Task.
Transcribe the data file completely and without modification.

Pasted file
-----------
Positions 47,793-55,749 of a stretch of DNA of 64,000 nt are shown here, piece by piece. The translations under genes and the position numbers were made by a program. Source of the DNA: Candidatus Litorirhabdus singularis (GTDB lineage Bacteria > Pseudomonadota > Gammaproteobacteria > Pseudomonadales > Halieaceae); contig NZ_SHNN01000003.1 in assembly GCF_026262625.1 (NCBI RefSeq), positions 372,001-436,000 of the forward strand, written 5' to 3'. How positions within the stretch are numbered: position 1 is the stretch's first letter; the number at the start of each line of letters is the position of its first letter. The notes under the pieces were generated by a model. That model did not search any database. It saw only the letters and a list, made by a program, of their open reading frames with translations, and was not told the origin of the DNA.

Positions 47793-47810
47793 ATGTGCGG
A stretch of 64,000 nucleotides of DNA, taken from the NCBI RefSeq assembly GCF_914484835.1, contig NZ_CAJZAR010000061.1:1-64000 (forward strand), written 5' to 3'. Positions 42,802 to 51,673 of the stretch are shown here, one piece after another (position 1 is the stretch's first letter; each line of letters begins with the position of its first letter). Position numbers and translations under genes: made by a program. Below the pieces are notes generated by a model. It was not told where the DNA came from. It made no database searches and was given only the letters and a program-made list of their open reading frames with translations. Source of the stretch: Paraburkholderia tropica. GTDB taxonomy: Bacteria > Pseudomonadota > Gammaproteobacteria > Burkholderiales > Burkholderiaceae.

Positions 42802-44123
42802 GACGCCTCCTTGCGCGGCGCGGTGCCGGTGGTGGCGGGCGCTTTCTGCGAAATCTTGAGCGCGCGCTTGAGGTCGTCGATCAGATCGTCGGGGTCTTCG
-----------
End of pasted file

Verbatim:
Positions 47,793-55,749 of a stretch of DNA of 64,000 nt are shown here, piece by piece. The translations under genes and the position numbers were made by a program. Source of the DNA: Candidatus Litorirhabdus singularis (GTDB lineage Bacteria > Pseudomonadota > Gammaproteobacteria > Pseudomonadales > Halieaceae); contig NZ_SHNN01000003.1 in assembly GCF_026262625.1 (NCBI RefSeq), positions 372,001-436,000 of the forward strand, written 5' to 3'. How positions within the stretch are numbered: position 1 is the stretch's first letter; the number at the start of each line of letters is the position of its first letter. The notes under the pieces were generated by a model. That model did not search any database. It saw only the letters and a list, made by a program, of their open reading frames with translations, and was not told the origin of the DNA.

Positions 47793-47810
47793 ATGTGCGG
A stretch of 64,000 nucleotides of DNA, taken from the NCBI RefSeq assembly GCF_914484835.1, contig NZ_CAJZAR010000061.1:1-64000 (forward strand), written 5' to 3'. Positions 42,802 to 51,673 of the stretch are shown here, one piece after another (position 1 is the stretch's first letter; each line of letters begins with the position of its first letter). Position numbers and translations under genes: made by a program. Below the pieces are notes generated by a model. It was not told where the DNA came from. It made no database searches and was given only the letters and a program-made list of their open reading frames with translations. Source of the stretch: Paraburkholderia tropica. GTDB taxonomy: Bacteria > Pseudomonadota > Gammaproteobacteria > Burkholderiales > Burkholderiaceae.

Positions 42802-44123
42802 GACGCCTCCTTGCGCGGCGCGGTGCCGGTGGTGGCGGGCGCTTTCTGCGAAATCTTGAGCGCGCGCTTGAGGTCGTCGATCAGATCGTCGGGGTCTTCG